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ResourcesVisa & Immigration LawThailand Immigration LawThings to consider before traveling to Thailand

Things to consider before traveling to Thailand

Thailand is one beautiful country that boasts of wonderful attractions and a rich culture. Add to this the warm weather, low cost of living, great food and world-class medical care and spas. With all these taken into consideration, it's easy to fall in love with this destination and be enticed to stay longer than usual.

If you plan to stay long term in Thailand, you need to follow Thai immigration laws. A primary requirement is that a visa be issued by a Thai embassy or a consulate outside of Thailand. A tourist visa is normally good for 60 days (with the option of a 30 day extension) while a non-immigrant visa is good for 90 days. Recently, a new 6 month multiple entry tourist visa has been added as an option for travelers.

Another option is to secure a temporary stay or a 30-day stamp covered under the Visa Exemption Rule. This will allow citizens of certain countries to stay in Thailand for up to 30 days for every visit. It applies to citizens of the U.S., Canada, the U.K., and most European nations, Australia, Japan, New Zealand, Israel and many Gulf States.

Although for most people a visa or exemption stamp can be obtained at the country's airport or land borders, immigration officials say it is best to get your visa before going to Thailand. At the airport, a 30-day entry stamp can be given while the entry stamp at land borders is shorter at only 15 days.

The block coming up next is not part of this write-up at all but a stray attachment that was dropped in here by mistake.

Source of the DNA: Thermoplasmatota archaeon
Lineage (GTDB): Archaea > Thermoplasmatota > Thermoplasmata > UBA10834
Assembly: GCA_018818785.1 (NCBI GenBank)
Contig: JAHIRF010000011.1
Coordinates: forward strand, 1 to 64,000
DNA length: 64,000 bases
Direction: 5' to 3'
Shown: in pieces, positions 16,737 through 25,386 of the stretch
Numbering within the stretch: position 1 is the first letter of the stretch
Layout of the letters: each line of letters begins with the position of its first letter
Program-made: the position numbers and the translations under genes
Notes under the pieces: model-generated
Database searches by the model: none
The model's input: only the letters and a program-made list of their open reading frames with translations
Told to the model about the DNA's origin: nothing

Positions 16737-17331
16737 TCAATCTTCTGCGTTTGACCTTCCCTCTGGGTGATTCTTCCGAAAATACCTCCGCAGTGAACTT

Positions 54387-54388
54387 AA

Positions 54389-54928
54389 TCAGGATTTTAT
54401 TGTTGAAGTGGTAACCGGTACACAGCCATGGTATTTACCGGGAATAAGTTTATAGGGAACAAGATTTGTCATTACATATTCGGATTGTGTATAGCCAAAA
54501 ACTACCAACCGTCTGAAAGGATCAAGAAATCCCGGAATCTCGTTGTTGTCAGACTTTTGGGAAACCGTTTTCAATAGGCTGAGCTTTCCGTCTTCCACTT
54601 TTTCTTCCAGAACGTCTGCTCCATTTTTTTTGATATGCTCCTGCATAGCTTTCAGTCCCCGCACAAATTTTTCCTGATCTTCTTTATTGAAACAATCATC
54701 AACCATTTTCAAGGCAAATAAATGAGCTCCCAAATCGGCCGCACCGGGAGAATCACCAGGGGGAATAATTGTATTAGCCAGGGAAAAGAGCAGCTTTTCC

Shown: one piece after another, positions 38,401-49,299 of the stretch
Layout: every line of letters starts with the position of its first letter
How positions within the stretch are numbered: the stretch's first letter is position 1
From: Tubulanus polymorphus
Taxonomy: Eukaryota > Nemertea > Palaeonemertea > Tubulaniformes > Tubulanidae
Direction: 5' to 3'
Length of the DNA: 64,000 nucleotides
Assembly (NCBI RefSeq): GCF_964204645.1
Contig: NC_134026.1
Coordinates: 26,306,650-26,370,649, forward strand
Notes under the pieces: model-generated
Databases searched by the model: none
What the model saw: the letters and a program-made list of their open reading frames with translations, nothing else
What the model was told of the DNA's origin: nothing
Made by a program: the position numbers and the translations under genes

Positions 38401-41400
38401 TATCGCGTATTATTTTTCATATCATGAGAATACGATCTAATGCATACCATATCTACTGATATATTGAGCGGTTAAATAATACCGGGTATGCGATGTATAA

How to Extend Your Stay

Who would not want to stay longer in beautiful Thailand? You can always do that but only if you have the proper documents. In the event that you find yourself in this situation, you may request for an extension of your stay. As previously mentioned, a short-term extension for a tourist visa or non-immigrant visa can be granted for up to 30 days.

If you plan to extend for a year, your reason should be valid and will be scrutinized by immigration officials. Thai immigration allows this longer stay only for purposes of doing business, pursuing an education, remaining with a Thai spouse/child, or for retirement. For holders of tourist visas, take note that you need to convert your status first into a non-immigrant.

Foreigners intending to invest in the country and open a business are required to secure a non-immigrant visa B before arrival. The three-year visa is recommended as it allows multiple entries up to a maximum of 90 days within a six-month period. Three year visas are not routinely granted by Thai Embassies and Consulates abroad, but it may be possible to secure a 1 year visa.

Meanwhile, those aged 50 years and older can enjoy an extended stay in Thailand by applying for a non-immigrant retirement visa. With this visa, you can live in the country for up to one year so long as you meet the eligibility requirements.